4 years ago10,000+ Views
An Oxford University team has found that HIV is gradually evolving into a less potent virus, and ultimately may “become almost harmless.” They made these conclusions after noticing that HIV found in people from Botswana, which has had an HIV problem for a long time, and South Africa, where HIV arrived a decade later, were significantly different. The reason? When the virus invades the body of a person with a strong immune system, it decides that it must adapt. In adapting, however, it does so in a manner that actually leaves the virus weakened and slower, i.e. it spreads at a much slower pace. The then weakened virus is transmitted to another person creating a cycle where weakened versions of the virus are transmitted. I, however, hesitated when I read this. I hesitated when I even started thinking about writing this. So many people have lost their lives thanks to HIV. So many could have been saved if the stigma that surrounded it had not prevented many from getting tested. We are now at a stage that people are now more open about the disease, and are getting treatment that is proving effective in, at least, delaying the progression into full-blown AIDS (thanks to people like Magic Johnson). So then why did I hesitate to write this post that cites studies now show that HIV may be evolving into a much less potent virus? So while this is great news, I do worry about people misunderstanding this as reason to believe that they should not consider HIV as dangerous as before. It will take, at least, an entire generation before the virus is rendered harmless. There will be many people who say that I may be acting paranoid (and I am), but with these types of diseases I feel I should be. People already have a hard time taking HIV precautions seriously in so many parts of the world, even while it is considered such a deadly disease. Now upon hearing news such as these, what do you think their attitude will be like? I worry for those kids that think this disease could never touch them... I am glad that things are improving. I just hope that people continue (and in many parts of the world, start) taking HIV precautions very seriously.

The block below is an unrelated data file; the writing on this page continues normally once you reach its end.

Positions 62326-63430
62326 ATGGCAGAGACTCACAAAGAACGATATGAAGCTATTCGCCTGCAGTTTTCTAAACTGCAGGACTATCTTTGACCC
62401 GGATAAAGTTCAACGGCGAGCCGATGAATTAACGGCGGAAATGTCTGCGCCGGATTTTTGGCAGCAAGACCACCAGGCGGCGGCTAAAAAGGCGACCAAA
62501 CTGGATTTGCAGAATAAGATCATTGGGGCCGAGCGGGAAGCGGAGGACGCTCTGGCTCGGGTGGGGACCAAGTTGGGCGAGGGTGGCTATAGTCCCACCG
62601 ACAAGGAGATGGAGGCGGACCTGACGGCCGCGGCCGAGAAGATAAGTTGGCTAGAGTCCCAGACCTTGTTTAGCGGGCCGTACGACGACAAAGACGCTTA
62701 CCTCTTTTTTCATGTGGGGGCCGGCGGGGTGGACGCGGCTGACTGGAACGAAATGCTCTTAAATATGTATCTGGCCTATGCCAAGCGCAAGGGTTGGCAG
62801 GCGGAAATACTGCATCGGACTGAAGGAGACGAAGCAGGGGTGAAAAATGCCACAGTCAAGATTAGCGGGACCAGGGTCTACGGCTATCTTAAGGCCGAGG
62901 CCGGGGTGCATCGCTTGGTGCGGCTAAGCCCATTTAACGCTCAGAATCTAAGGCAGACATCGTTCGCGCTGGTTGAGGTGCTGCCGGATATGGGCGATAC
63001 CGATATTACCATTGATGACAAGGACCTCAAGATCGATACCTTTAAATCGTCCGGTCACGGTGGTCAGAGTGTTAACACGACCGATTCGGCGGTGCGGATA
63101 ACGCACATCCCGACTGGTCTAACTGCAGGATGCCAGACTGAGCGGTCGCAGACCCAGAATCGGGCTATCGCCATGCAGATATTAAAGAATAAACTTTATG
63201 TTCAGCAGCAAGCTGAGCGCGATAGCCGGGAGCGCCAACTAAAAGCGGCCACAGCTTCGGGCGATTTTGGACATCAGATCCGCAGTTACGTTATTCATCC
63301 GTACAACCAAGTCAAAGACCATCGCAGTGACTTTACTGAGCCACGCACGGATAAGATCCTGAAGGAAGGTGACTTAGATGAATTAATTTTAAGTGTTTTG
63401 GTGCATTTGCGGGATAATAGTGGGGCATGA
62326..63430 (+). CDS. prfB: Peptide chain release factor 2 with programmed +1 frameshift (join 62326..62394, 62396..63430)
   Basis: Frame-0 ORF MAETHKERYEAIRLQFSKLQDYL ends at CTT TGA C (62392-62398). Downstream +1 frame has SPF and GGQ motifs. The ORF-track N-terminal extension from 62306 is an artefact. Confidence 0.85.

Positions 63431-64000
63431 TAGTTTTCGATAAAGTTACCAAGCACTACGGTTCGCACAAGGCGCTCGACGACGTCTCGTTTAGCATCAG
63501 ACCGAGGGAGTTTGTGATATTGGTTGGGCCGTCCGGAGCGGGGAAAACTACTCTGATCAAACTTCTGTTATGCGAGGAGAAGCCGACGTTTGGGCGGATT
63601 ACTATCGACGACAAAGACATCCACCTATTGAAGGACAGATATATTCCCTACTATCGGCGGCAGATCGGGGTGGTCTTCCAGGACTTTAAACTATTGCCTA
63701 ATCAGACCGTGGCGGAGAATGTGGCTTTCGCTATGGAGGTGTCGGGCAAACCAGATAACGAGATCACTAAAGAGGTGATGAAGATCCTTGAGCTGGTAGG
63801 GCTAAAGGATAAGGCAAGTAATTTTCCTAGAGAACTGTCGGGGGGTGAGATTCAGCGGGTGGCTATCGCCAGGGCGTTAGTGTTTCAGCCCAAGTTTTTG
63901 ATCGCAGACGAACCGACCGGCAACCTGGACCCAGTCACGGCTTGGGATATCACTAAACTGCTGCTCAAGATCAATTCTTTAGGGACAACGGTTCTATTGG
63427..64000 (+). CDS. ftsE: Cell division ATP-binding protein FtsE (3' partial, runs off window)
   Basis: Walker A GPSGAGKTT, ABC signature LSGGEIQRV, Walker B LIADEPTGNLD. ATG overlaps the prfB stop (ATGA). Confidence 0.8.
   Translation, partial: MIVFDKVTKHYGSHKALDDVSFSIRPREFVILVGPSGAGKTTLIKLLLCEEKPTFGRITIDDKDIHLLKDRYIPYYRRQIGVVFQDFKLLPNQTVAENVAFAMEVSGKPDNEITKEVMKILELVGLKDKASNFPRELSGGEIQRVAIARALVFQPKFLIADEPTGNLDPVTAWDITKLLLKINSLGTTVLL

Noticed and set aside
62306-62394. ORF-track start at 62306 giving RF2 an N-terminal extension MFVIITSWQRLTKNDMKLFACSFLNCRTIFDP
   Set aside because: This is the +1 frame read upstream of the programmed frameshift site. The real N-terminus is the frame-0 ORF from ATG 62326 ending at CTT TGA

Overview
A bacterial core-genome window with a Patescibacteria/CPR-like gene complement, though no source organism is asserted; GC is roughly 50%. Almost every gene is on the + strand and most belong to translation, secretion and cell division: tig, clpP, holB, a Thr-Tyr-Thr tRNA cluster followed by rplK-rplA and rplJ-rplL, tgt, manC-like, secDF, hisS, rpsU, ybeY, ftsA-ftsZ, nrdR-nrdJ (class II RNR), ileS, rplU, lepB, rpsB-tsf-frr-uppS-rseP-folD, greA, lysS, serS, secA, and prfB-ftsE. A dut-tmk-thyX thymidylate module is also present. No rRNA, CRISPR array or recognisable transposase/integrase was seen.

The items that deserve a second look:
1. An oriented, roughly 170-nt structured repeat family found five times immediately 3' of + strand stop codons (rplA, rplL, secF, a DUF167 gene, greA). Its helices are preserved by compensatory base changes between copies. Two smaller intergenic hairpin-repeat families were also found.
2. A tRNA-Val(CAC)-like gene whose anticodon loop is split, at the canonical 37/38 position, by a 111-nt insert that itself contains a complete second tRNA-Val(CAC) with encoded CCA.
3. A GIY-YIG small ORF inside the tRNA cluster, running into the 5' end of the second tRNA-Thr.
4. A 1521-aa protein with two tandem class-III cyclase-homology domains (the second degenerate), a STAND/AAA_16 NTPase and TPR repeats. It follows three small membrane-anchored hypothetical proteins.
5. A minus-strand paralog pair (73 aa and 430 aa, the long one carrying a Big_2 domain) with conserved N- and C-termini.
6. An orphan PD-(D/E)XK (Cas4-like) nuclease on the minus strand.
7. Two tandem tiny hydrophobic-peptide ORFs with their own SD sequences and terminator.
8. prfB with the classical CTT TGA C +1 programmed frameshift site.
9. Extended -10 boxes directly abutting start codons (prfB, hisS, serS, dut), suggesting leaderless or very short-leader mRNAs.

It is always good news to see a virus that has affected so many people start to lose its grip. We're no where close to seeing the end of the pain it causes, but I hope this discovery will inspire further focused research to really end this disease.
HIV and AIDS have affected so many lives over the years because a lack of awareness about the effects of the disease and how it is transmitted. It attacks a person's immune system so many people didn't realize the common illness the had would kill them because of the virus's affect on the immune system. Although antiretroviral treatment has come a long way in the past decade and people can now live a relatively normal lifestyle, the fact still remains that it is a contagious, life long disease. Until the virus will not take years off your life, awareness should be spread and treatment should be given.
@hikaymm that is what is most amazing to me. There has been decades of awareness but there are still so many people who talk about HIV as that impossible disease you can never get. That is even more true in 3rd world nations...
@marshalledgar thanks for sharing that information. I definitely did not know that much about viral loads or PReP...
Incredible update. Thanks for sharing @goyo. I wonder, too, if HIV is also being hampered to slow down in part because many deemed high-risk (that are currently HIV negative), are on PReP, which is a single daily dose pill that prevents the virus from attaching with 94% efficacy in published clinical trials over the past several years. A friend of mine just disclosed that he recently tested positive. However, his viral load is only at 24. Any number less than 60 is considered "undetectable." This is almost unbelievable because newly-infected persons have extremely high viral loads. I say all this to say that this article may be even more true than we know.
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